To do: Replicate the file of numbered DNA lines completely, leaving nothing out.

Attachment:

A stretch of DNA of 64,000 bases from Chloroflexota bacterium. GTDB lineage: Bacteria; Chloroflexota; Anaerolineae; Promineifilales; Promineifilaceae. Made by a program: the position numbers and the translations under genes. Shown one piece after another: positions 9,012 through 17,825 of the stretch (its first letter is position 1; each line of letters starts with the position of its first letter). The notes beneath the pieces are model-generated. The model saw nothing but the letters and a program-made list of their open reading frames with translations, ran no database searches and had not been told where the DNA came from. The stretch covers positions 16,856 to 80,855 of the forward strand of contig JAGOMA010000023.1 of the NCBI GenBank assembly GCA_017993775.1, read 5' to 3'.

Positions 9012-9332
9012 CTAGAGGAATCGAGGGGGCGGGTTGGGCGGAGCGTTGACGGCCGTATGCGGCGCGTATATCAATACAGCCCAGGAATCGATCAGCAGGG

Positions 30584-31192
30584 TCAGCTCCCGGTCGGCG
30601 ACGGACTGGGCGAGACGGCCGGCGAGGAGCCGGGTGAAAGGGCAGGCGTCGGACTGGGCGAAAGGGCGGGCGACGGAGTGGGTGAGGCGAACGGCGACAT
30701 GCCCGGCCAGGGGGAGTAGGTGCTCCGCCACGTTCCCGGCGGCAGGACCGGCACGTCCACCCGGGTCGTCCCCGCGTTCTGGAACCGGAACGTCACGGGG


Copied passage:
A stretch of DNA of 64,000 bases from Chloroflexota bacterium. GTDB lineage: Bacteria; Chloroflexota; Anaerolineae; Promineifilales; Promineifilaceae. Made by a program: the position numbers and the translations under genes. Shown one piece after another: positions 9,012 through 17,825 of the stretch (its first letter is position 1; each line of letters starts with the position of its first letter). The notes beneath the pieces are model-generated. The model saw nothing but the letters and a program-made list of their open reading frames with translations, ran no database searches and had not been told where the DNA came from. The stretch covers positions 16,856 to 80,855 of the forward strand of contig JAGOMA010000023.1 of the NCBI GenBank assembly GCA_017993775.1, read 5' to 3'.

Positions 9012-9332
9012 CTAGAGGAATCGAGGGGGCGGGTTGGGCGGAGCGTTGACGGCCGTATGCGGCGCGTATATCAATACAGCCCAGGAATCGATCAGCAGGG

Positions 30584-31192
30584 TCAGCTCCCGGTCGGCG
30601 ACGGACTGGGCGAGACGGCCGGCGAGGAGCCGGGTGAAAGGGCAGGCGTCGGACTGGGCGAAAGGGCGGGCGACGGAGTGGGTGAGGCGAACGGCGACAT
30701 GCCCGGCCAGGGGGAGTAGGTGCTCCGCCACGTTCCCGGCGGCAGGACCGGCACGTCCACCCGGGTCGTCCCCGCGTTCTGGAACCGGAACGTCACGGGG